Frostbite
Can some fast calculate the double integral using polar coordinates and cartesian coordinates?
D={(x,z,y)1≤x≤0,√(1x^2 )≤y≤√(1x^2 )}
f(x,y,z)=x^2



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Frostbite
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i got the answer to π/8 and 1, but that can't be true?

experimentX
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dw:1352299213766:dw

experimentX
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if expression is like above then just evaluate it with usual process ... doesn't seem that difficult.

Frostbite
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not quite sure i understand. i mean on polar coordinates the set would be:
Dp={(x,z,y)┤1≤r≤0 ,π/2≤θ≤3π/2} right?
and then the following (see file)

experimentX
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how did you change the limits?

experimentX
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dw:1352299738473:dw

Frostbite
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don't know if you can see it but there is a square root around 1x^2

Frostbite
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well the reason why i set my limit for theta to that is becuase the set should look like something like this:
dw:1352300003766:dw

Frostbite
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Unless i have misunderstod something?

TuringTest
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it's the left half of a circle, I agree

experimentX
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sorry .. i completely missed sqrt() ..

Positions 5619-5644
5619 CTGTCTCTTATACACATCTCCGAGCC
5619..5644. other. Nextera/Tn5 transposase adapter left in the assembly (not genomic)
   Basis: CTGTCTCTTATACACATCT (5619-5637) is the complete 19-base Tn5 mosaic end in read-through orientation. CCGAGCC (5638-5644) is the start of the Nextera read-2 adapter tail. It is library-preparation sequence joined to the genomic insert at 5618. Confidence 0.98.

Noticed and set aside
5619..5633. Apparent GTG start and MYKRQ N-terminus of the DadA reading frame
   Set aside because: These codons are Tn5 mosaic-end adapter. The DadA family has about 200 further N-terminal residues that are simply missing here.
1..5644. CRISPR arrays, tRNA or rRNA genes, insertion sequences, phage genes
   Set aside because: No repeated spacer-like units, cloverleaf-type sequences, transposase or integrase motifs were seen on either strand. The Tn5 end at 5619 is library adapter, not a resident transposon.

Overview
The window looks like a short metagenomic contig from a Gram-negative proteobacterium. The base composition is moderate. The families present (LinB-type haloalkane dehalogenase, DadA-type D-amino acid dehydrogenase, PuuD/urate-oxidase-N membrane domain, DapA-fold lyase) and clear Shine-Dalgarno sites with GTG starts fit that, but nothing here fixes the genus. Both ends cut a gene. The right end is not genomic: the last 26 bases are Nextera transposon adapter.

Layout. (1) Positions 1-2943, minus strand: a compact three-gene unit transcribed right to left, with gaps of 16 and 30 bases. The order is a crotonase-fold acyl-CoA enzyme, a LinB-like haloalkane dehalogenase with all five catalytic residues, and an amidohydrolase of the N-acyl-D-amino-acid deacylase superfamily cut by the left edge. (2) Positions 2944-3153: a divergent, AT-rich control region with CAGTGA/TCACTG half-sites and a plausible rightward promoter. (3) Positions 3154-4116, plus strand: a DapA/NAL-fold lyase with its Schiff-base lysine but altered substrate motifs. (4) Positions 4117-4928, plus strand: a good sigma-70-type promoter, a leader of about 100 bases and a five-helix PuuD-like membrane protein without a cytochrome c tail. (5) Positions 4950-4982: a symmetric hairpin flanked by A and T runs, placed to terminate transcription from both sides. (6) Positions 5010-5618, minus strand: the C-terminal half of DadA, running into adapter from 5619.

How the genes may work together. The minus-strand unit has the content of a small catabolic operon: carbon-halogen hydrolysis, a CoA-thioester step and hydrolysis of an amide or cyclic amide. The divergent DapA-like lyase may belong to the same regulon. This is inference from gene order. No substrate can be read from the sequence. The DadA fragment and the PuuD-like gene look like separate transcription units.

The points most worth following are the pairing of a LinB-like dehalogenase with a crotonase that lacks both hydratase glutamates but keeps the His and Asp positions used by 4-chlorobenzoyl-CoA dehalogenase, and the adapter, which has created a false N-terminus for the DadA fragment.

Frostbite
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well kinda my falt i should have written sqrt() .. insted of √(1x^2

TuringTest
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what bounds did you use?

experimentX
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dw:1352300314417:dw

TuringTest
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yeah, that's what I got

TuringTest
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oh no, r^3 though...

Frostbite
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is it not r^2?

TuringTest
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you have r^2 from the x^2 and r from dA

experimentX
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yeah .. it's r^3

Frostbite
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can evne find that in my book that extra r, but seems to be right yea

Frostbite
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can't* even*

Frostbite
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But is this polar set wrong then? Dp={(x,z,y)┤1≤r≤0 ,π/2≤θ≤3π/2}

experimentX
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\[ dx \;dy = r \; dr \; d\theta \]

Frostbite
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no wait can see it my self.. it is just 0<=r<=1

TuringTest
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right, the angle covers the negative part

TuringTest
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I still get pi/8 by the way...

Frostbite
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Just think i need to take a few more looks becuase i keep geting a wrong result.

Frostbite
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So we can all agree to this: (sorry for have pulling both you through all thís)

TuringTest
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That's what I got

Frostbite
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Alright thanks alot to both of you.

TuringTest
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Welcome.